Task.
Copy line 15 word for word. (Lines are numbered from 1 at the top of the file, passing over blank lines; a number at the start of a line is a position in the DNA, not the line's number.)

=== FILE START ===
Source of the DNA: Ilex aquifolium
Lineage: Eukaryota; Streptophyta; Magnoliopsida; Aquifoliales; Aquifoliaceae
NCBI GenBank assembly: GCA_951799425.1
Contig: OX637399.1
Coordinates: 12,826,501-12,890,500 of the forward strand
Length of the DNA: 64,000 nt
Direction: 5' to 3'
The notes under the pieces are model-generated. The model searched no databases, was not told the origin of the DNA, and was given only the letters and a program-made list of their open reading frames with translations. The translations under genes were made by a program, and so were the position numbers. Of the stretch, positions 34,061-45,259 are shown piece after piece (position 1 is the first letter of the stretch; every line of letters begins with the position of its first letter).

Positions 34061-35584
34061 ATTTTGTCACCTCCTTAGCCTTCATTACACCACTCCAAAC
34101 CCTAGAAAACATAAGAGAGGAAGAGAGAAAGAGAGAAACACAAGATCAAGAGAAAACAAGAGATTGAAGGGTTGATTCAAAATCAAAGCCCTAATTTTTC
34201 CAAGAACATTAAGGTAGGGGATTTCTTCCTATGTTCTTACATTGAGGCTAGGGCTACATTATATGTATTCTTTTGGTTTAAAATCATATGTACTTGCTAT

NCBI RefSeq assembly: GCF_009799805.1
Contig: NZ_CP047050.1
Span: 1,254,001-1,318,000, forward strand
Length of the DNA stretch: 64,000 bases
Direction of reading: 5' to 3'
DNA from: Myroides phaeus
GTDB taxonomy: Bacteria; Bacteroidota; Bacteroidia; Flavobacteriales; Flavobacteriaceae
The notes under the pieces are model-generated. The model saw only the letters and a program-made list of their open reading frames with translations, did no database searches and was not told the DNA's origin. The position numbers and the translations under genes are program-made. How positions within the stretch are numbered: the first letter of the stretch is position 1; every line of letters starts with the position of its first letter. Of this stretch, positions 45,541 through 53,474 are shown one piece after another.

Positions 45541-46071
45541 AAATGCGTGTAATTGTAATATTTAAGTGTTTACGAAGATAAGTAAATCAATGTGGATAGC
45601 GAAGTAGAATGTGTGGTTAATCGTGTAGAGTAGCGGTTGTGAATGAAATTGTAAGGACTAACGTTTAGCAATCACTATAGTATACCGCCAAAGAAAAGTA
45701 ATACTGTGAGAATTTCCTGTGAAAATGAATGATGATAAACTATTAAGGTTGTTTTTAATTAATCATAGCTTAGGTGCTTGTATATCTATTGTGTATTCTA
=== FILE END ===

Span: 1,254,001-1,318,000, forward strand